The TTAB found the word “redskins” has historically been a reference to Native Americans; that the word has fallen in desuetude for 50 years, except in the Washington Redskins’ team name; and, for the past half-century, that Native Americans have not been characterized in derogatory or condescending language. The board did not find that anyone understood the football team name as a slight or aspersion on Native Americans.

It also relied on a survey of a former adjunct professor of psychology, Dr. Ivan Ross, whose purpose was “to determine the perceptions of a substantial composite of the general population and of Native Americans to the word ‘redskin(s)’ as a reference to Native Americans.” The survey, however, did not ask participants whether they believed the Washington Redskins team name might disparage Native Americans.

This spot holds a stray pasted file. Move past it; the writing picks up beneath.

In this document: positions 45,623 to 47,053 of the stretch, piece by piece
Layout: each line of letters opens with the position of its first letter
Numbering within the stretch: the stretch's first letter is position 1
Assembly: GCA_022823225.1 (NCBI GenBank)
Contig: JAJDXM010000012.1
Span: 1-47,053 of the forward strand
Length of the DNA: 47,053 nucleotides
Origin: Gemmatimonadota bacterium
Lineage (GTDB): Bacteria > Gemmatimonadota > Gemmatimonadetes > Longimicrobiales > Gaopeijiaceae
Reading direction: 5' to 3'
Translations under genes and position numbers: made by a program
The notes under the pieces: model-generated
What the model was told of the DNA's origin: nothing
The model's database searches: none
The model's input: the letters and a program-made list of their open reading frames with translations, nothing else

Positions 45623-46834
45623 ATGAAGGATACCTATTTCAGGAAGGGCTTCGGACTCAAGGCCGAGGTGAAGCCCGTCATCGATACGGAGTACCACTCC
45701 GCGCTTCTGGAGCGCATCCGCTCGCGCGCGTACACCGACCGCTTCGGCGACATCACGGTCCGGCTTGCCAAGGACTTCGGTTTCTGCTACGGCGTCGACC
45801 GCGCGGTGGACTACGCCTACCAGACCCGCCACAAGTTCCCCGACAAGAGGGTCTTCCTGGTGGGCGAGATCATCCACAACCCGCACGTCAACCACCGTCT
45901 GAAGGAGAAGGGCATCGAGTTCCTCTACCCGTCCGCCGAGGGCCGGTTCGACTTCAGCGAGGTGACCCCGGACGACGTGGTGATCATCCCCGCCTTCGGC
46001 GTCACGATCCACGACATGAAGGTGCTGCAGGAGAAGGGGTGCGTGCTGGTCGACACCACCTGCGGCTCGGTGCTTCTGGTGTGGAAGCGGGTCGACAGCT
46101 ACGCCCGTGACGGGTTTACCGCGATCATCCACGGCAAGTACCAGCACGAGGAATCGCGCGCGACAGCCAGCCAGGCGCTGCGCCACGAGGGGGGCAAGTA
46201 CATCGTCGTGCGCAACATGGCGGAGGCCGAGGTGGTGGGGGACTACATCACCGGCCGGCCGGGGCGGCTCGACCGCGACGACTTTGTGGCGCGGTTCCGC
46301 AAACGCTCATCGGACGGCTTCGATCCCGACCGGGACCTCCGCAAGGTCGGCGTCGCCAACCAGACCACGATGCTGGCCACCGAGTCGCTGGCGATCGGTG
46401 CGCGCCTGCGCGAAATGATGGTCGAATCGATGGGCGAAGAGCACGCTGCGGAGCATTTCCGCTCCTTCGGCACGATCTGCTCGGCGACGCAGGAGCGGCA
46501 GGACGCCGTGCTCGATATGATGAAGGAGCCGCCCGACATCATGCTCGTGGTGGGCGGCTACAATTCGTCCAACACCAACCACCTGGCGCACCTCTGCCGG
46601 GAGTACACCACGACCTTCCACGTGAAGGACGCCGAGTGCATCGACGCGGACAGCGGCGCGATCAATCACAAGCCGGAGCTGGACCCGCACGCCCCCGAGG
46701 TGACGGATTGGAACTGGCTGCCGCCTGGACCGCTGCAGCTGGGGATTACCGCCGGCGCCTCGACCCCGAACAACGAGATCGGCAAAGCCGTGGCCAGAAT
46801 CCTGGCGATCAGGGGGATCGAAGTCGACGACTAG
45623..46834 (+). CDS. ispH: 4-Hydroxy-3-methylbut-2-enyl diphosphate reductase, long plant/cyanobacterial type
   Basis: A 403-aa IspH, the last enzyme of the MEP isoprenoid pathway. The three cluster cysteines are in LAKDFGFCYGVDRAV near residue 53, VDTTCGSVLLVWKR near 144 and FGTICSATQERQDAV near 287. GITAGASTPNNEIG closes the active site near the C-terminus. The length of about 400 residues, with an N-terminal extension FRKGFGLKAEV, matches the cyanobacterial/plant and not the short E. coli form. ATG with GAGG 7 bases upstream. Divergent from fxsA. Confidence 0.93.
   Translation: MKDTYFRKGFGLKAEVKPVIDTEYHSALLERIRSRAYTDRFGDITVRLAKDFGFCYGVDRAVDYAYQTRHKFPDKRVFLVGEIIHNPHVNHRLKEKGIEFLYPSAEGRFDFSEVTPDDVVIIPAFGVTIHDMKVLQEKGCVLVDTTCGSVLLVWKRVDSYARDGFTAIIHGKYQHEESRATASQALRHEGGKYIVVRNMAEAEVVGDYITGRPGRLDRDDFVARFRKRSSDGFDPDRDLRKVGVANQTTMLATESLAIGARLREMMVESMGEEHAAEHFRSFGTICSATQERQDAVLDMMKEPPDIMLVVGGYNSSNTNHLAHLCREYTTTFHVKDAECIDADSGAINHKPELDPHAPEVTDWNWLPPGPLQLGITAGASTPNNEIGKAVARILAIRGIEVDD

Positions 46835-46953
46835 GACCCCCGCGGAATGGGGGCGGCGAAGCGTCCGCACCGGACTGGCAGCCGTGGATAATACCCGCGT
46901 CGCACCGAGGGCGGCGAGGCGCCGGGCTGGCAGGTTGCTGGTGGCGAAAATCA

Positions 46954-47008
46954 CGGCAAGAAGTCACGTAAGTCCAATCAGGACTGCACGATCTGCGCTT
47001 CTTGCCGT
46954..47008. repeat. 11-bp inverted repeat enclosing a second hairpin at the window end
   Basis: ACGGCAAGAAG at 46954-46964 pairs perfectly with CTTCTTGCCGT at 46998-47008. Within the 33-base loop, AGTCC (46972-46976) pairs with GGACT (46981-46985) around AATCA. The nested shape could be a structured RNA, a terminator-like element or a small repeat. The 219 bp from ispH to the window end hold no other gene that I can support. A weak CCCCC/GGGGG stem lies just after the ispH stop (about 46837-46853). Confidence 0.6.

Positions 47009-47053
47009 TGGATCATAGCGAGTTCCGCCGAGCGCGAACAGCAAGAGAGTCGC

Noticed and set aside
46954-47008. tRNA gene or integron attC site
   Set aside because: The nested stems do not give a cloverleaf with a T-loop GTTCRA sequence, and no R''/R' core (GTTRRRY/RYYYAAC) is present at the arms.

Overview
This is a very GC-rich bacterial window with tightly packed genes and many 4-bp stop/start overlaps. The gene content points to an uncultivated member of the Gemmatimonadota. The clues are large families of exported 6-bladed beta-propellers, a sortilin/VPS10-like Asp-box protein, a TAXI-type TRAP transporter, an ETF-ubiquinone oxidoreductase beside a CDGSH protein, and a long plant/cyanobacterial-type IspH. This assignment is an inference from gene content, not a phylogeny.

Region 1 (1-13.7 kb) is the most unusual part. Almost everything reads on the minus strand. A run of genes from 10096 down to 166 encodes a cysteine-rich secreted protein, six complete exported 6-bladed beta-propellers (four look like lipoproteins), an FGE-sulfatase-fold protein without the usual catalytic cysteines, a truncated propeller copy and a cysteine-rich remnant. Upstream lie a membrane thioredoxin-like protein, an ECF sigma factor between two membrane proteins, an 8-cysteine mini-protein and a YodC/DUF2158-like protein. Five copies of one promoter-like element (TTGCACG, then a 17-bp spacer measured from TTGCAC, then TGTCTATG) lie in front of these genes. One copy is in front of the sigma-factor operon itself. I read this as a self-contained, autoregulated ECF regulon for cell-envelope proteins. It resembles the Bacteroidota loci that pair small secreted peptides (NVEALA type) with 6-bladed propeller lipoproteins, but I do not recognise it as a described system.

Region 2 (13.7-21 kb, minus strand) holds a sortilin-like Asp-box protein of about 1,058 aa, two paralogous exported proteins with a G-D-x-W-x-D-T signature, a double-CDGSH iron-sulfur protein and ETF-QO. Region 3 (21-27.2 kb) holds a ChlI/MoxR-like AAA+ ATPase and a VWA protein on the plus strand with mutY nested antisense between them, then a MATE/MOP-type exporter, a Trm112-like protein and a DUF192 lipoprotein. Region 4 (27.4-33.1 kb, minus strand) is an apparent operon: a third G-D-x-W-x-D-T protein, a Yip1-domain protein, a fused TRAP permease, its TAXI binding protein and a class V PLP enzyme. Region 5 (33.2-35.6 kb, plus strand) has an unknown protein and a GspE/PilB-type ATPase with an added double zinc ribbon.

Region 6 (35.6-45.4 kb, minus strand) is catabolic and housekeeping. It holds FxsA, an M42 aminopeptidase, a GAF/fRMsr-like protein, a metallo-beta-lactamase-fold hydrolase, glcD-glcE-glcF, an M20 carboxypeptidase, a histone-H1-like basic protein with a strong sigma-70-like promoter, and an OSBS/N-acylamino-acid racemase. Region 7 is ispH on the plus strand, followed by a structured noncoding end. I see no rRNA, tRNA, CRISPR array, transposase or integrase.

Instead, it framed a question calculated to inflate negative responses: namely, whether the participant would find offensive the terms “Native American,” “buck,” “brave,” Redskin,” “Injun,” “Indian,” or “squaw.”

The Ross survey was also unrepresentative. It sampled only 50 counties in 12 states, or 2 percent of all United States counties, and showed a response rate of less than 50 percent. Its findings that 46.2 percent of the general population and 36.6 percent of the Native American population would be offended by the term “redskin” were wildly erroneous extrapolations from the skewed samplings. Moreover, they were marginal to proof of disparagement, the legal touchstone for cancellations of trademarks, because the term “offensive” includes a broader sweep of the negative responses.